This story was updated at 9:52am PT to reflect the fact that Xapo does not have a formal relationship with MasterCard, but only that it hopes to have one through a partner bank. This is contrary to earlier claims made by Xapo to Gigaom both in person and in writing that Xapo would issue a MasterCard-branded debit card. A MasterCard representative confirmed that it has no relationship with Xapo.
Bitcoin has a long-standing problem. Despite all the hype over the digital currency, almost no one uses it in real life for day-to-day payments: the process is cryptic and cumbersome, and simply impractical compared to using credit cards or good old-fashioned cash.
Xapo, a bitcoin storage and wallet service, says it is poised to change all that. On Thursday, the company is launching a debit card that will let users spend their bitcoin anywhere in the world where MasterCard is accepted, with the same speed and ease as a credit card. The Xapo debit card can be used online or, if users want a physical card to use in shops, they can obtain one for $15.
The service is the first to overcome the long-time bottleneck in the payment space, and could ultimately lay the groundwork for bitcoin’s arrival as a mainstream form of money.
How it works
Xapo is one of many companies that offers a “digital wallet” service where users can store bitcoins, and send and receive payments using an email address or the wallet’s numeric address to identify themselves. What Xapo has done that is different is to strike a deal with MasterCard that allows it to piggy-back on the credit card provider’s widely used payment network.
In practice, it works like this: Sally spends $10 at her local coffee shop and elects to pay with her Xapo debit card. When the barista swipes her card, MasterCard will confirm over its network whether or not the funds are available. So long as Sally has $10 worth of bitcoins in her account, she will be able to have her coffee.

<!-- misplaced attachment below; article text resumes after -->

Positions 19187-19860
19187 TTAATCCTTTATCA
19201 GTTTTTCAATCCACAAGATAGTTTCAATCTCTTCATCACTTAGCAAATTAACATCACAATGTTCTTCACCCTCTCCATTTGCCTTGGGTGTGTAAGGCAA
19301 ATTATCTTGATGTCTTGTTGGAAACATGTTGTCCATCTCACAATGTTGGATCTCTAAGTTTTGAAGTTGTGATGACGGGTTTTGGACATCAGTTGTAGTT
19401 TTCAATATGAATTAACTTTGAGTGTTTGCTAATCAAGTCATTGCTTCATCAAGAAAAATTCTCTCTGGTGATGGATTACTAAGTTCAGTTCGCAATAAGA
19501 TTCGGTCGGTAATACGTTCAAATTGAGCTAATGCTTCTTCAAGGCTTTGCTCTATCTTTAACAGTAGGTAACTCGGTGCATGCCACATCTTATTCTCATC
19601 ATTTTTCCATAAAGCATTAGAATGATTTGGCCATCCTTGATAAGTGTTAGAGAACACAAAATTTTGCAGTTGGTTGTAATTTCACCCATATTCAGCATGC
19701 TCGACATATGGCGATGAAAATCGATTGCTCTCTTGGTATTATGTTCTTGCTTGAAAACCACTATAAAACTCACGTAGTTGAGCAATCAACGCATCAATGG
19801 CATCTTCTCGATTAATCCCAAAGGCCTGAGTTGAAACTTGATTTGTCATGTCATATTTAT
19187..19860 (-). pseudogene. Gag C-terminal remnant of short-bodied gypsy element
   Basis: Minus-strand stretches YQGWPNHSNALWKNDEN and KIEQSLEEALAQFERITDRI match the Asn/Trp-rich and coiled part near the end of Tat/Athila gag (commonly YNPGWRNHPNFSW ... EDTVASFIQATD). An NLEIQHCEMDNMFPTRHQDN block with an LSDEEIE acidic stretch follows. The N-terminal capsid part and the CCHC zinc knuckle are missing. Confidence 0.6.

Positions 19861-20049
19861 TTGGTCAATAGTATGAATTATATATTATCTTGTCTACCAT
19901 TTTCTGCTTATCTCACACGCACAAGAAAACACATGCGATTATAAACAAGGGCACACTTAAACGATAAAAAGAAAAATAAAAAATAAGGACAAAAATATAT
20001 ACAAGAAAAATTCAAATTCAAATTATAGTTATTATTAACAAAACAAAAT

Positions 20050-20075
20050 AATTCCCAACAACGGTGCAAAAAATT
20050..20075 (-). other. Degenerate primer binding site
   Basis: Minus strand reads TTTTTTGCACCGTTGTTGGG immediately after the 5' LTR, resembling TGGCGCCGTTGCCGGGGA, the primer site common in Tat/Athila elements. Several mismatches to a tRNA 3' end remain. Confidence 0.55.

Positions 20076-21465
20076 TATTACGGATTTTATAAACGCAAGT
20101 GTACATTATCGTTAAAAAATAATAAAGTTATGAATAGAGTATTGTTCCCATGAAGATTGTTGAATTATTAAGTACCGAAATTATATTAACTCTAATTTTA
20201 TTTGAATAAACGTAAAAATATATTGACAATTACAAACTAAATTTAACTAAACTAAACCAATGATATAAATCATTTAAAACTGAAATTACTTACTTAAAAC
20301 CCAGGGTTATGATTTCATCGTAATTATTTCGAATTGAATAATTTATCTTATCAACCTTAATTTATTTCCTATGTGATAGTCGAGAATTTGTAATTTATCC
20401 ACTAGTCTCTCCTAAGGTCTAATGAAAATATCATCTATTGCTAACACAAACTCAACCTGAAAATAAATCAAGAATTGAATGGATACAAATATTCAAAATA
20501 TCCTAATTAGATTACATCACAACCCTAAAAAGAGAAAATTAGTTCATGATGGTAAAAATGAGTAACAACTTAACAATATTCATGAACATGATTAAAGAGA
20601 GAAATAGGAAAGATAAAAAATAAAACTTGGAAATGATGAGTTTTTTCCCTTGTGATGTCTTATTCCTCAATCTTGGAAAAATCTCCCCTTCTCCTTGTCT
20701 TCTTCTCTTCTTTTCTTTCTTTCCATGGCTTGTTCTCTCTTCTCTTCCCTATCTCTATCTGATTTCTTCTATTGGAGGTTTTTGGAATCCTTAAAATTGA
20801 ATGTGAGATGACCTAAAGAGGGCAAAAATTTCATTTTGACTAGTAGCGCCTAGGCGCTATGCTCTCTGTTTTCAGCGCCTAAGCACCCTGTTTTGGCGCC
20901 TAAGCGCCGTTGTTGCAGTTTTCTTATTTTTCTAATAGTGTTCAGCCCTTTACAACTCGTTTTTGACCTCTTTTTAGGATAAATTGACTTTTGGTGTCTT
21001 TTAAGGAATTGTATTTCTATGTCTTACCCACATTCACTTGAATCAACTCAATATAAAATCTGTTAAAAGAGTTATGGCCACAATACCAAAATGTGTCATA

On the backend, what could happens is that Xapo’s partner bank will confirm to MasterCard whether or not Sally has the funds — and it will know this because it knows how many bitcoins Sally has in her wallet. And when the coffee shop transaction occurs, Xapo will immediately debit her account by selling the appropriate amount of bitcoin on the Bitstamp exchange. MasterCard will then pass on the $10 that Sally spent to the coffee shop, minus its customary commission fee of 2 or 3 percent.
Xapo later said that it is working with an undisclosed U.S. partner bank and an overseas bank, which will in turn issue Xapo-branded debit cards that will operate on the Visa or Mastercard networks. A MasterCard spokesman said that would-be card issuers must first obtain permission from MasterCard (this is why there are WalGreens pre-paid MasterCards but no such product from “Larry’s Strip Club.”) It’s unclear if Visa or MasterCard would grant an issuer permission to issue a bitcoin-related debit card.
Sally can also, of course, use the Xapo debit card online to buy songs from iTunes or place an order from Amazon.
Will anyone use it?
Until now, it’s been possible to buy things using bitcoin but, unless you’re doing transactions through an obscure online marketplace, there is no practical reason for doing so.
For starters, bitcoin is slow: it can require waiting up to an hour for the bitcoin network to receive six confirmations that a transaction has cleared. Meanwhile, some popular workarounds — like exchanging bitcoin for cash at an ATM machine or a proposed China-based debit card — are impractical because the customer has to pay a premium to use them.
In the case of the Xapo debit card, however, the customer does not incur a charge for using the service, and it’s as convenient as a credit card. But will anyone use it?
Wences Casares, CEO of Xapo, told me this week that he expects the initial users to be those people who bought a few bitcoins when they were cheap and want an easy way to spend some of their profits. He points out that most people in the world don’t have access to regular credit cards, and the Xapo card will provide them with an easy way to buy things on the internet.
Most importantly, however, Casares believes he has found a way to make bitcoin safe and easy for everyday people.